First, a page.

coverThe presence of female and minority leaders in America today has some people thinking that gender and racial/ethnic identity no longer matter in business and society today. In fact, these issues have just become muted and difficult to talk about due to political correctness and fear. Who benefits from this? Not most Americans of color, not most white Americans, not men, not women, and certainly not children.

If you want an example of how powerful gender norms still are, and how our society lashes out when people violate them in the business world, check out this post on Salon about the negative reaction to the new book by Sheryl Sandberg, Facebook’s chief operating officer, “Lean In: Women, Work and the Will to Lead,” out today.

I’m stunned by the venom directed at a powerful woman who declares herself a feminist when so many of her peers don’t dare to, and who writes a book to try to help other women identify the social, political and, yes, psychological factors that keep them down. You don’t have to like the book, but I don’t get the hate.

Unfortunately, vitriol is often the response when women and people of color speak up about their realities, and also when white men speak out about diversity issues or violate what people perceive are the norms of white maleness. We all suffer from this uncivil discourse. Awareness of these issues and skills to engage in civil discourse about these and other important issues are important to business and are valued in the UST MBA.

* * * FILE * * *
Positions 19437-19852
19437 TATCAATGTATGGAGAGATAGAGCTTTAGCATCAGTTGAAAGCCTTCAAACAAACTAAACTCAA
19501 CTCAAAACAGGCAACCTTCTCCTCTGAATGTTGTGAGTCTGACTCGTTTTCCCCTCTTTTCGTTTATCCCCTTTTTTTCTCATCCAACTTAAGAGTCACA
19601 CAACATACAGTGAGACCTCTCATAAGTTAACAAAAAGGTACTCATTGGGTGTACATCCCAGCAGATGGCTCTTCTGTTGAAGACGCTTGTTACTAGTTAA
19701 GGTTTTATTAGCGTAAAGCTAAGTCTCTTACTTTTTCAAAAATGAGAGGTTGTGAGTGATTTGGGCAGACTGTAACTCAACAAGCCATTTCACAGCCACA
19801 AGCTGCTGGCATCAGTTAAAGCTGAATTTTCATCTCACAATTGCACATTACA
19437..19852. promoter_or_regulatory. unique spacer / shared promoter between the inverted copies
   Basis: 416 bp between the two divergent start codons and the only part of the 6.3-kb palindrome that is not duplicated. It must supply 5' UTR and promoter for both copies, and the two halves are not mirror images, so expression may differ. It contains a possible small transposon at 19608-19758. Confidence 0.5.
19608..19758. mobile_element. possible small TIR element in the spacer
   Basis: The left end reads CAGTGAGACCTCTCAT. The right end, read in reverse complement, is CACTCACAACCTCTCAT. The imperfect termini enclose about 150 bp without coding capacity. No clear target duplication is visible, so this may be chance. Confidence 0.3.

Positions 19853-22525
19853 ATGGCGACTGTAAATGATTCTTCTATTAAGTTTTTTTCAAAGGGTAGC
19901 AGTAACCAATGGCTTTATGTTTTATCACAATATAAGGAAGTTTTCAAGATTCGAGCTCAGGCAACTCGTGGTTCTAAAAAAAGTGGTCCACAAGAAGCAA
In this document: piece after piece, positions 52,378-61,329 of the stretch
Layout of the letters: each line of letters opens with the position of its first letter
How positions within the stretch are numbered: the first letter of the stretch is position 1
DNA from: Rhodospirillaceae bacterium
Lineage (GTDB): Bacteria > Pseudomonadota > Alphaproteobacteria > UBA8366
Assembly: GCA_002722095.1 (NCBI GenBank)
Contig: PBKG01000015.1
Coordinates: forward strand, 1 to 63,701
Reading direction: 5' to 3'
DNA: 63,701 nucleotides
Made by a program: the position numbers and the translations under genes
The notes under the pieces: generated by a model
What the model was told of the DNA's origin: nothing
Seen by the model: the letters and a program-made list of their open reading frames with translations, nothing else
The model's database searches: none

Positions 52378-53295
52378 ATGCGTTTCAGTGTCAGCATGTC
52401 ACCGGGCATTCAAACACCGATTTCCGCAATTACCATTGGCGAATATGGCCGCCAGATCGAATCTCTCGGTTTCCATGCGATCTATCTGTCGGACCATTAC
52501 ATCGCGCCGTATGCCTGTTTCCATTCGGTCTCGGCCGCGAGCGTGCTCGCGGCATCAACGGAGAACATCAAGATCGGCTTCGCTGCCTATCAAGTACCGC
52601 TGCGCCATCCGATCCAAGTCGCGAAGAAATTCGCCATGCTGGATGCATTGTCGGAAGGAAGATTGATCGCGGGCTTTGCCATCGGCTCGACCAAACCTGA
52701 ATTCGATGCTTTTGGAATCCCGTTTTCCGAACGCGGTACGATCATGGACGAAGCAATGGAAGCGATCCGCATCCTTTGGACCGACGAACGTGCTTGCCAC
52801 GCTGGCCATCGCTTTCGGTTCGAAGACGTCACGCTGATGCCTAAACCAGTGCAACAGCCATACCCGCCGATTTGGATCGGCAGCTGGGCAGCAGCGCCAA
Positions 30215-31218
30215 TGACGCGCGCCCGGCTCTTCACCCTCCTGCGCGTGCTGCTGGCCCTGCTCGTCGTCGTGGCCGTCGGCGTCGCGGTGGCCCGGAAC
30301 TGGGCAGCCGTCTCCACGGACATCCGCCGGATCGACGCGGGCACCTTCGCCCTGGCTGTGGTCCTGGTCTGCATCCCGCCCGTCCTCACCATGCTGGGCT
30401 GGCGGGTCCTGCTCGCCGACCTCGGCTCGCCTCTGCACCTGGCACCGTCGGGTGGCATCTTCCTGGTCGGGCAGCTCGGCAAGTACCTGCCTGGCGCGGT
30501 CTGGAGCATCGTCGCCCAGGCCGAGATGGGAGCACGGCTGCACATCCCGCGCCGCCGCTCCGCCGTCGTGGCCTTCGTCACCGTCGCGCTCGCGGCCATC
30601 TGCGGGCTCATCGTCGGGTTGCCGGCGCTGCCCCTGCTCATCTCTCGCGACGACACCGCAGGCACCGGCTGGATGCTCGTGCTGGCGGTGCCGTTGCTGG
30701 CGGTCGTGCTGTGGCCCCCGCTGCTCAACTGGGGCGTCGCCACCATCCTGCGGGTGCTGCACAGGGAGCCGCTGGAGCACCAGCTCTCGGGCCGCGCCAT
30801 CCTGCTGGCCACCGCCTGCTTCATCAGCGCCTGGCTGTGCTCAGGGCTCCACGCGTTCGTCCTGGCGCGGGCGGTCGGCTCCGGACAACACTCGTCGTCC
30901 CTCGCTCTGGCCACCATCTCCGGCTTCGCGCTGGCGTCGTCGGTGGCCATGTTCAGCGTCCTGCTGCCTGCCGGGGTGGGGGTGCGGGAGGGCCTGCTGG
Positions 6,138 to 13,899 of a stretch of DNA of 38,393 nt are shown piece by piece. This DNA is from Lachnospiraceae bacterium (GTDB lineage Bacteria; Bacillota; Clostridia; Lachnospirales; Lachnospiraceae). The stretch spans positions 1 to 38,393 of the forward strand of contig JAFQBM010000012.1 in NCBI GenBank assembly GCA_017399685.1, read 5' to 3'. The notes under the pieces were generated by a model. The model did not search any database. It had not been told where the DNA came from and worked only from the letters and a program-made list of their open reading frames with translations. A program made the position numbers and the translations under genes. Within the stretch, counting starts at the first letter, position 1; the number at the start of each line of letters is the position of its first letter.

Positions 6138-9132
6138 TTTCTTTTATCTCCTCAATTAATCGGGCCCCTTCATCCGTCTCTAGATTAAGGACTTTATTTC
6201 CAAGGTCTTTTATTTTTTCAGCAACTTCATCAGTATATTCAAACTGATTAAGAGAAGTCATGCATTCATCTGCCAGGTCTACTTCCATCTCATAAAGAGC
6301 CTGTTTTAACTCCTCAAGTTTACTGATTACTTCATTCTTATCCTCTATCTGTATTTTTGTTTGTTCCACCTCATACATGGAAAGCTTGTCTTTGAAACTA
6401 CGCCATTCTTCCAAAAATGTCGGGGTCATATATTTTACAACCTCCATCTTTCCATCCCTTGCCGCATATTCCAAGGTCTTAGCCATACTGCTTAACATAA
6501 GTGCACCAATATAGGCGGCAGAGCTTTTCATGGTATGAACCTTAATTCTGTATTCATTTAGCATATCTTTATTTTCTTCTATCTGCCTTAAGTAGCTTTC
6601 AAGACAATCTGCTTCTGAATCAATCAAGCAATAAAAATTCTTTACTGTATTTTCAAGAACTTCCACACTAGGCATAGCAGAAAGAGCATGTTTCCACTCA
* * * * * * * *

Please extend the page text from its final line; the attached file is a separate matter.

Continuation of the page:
Teresa Rothausen-Vange, Ph.D., is a professor of management and Susan E. Heckler Endowed Chair in Business Administration


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One Response

  1. Design

    I agree with you. Gender identity is less common than racial but it’s still exists. With time though maybe things will change for the better.
    Jeffrey B.